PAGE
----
In November 2000, Johnson & Johnson research scientists got troubling numbers related to the goal Gorsky and his team had set at the Risperdal “Brand Strategic Planning” meeting two years earlier. They had hoped that the scientists would generate data that would rebut the competition’s claim that Risperdal raised levels of the hormone prolactin to a degree that could cause young boys to grow breasts. But the largest study done yet by J&J of the effects of long-term Risperdal use among children and adolescents—in which, according to the study’s protocol, “special attention” was paid to prolactin—had now found that of 319 children, including 266 males, 8.6 percent of the males had developed gynecomastia, or breasts. When the final results including more participants were tabulated, the percentage of males was 5.5 percent.
Attention deficit disorder was no picnic, but doctors and parents might not think treating it was worth those odds of their son having to wear a bra.
Five and a half-percent was a big number. If 400,000 boys took Risperdal, that would mean 22,000 might end up with breasts. Attention deficit disorder was no picnic, but doctors and parents might not think treating it was worth those odds of their son having to wear a bra. And that risk was in addition to all the other known side effects already listed on the Risperdal label, such as somnolence, nausea or significant weight gain.
Worse, none of Johnson & Johnson’s competitors seemed to have the same gynecomastia problem.
Until that time, J&J had told the FDA that it had no information on the relationship between prolactin and gynecomastia other than that in its studies of all patients taking Risperdal—including adults—gynecomastia was “rare,” meaning it occurred one tenth of a percent of the time or less. And that, in fact, is what the approved label said about gynecomastia.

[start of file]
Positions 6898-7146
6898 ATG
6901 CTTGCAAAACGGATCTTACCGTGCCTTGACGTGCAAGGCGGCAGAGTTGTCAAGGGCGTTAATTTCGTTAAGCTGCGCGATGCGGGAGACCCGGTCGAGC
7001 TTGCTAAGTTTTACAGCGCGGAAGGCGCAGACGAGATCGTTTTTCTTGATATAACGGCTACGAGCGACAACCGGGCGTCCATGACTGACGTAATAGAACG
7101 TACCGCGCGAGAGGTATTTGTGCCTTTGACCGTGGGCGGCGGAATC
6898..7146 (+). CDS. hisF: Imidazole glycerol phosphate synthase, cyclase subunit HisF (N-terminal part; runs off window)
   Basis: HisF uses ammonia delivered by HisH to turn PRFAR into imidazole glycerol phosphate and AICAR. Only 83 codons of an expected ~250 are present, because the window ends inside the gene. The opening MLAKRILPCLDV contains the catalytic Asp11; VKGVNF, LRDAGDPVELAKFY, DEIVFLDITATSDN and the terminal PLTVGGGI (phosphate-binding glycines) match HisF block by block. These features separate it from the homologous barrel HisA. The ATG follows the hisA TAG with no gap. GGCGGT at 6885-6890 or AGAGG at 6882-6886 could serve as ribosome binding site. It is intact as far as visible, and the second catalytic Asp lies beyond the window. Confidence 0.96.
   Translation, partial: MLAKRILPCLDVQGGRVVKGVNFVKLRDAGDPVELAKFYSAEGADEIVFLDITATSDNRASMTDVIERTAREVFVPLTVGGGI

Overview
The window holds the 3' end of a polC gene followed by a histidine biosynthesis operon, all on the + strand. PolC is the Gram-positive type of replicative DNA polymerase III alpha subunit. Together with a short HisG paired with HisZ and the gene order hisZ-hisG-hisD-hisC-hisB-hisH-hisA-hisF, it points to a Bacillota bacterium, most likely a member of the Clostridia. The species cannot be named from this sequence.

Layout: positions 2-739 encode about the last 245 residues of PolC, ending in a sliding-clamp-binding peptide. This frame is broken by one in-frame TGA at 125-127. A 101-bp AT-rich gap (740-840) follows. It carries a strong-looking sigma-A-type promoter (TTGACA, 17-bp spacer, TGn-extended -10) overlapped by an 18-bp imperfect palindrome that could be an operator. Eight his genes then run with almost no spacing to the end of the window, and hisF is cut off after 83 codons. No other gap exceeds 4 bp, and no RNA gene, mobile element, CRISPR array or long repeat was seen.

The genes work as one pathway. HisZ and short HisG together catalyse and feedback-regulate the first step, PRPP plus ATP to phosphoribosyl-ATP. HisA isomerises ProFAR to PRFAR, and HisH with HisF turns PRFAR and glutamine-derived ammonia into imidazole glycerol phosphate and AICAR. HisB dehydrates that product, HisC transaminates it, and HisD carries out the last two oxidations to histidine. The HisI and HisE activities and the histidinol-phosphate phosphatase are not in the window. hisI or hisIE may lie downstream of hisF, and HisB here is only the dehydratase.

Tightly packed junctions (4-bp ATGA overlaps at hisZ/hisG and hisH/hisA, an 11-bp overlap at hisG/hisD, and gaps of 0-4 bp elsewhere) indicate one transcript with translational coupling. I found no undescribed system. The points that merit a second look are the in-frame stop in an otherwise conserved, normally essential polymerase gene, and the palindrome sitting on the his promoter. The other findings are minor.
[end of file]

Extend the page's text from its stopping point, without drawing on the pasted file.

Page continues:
‘Driving Pediatric Acute Medical Education’
An updated Risperdal business plan that management signed off on in September 2000 unabashedly signaled that Johnson & Johnson would ignore the regulators and any bothersome data and keep going after children.
The plan described the small—but legal—schizophrenia market as “flat.” However, that did not present a significant hurdle, because schizophrenics were not the hard-charging sales team’s target. “The RISPERDAL Base business is rooted in the Schizophrenia marketplace,” the plan acknowledged—as if “legally allowed to be marketed in” really only meant “rooted.” But that would not be an impediment, because, the plan noted, “The child/adolescent … segment (19 years and under) is growing at a rate of 17% and is currently valued at approximately $340 million. Use of RISPERDAL in this segment has grown 50% in the past two years, and prescriptions in this category account for 20% of overall RISPERDAL use.”
Children and adolescents were now the fastest growing segment of the market—and they accounted for 21 percent of all Risperdal users. The second fastest uptick was in the geriatric market, which comprised 25 percent of all Risperdal users. That meant markets that J&J was forbidden from promoting to accounted for 46 percent of all sales in the year 2000, a percentage that was likely to grow quickly because, as the plan noted, the legitimate market, schizophrenic adults, was “flat.” In fact, a study later published by the Journal of the American Medical Association would put the off-label percentage at 66 percent in 2001.
The plan then mapped steps to be taken in the coming year to “grow and protect share in child/adolescents via medical education initiatives and effective [sales] rep-targeting, with a year-end exit share of 70%.” Respected doctors—called “Known Opinion Leaders,” or “KOLs”—would be paid to “drive pediatric acute medical education” with a blizzard of J&J-financed articles, symposiums and supporting PR.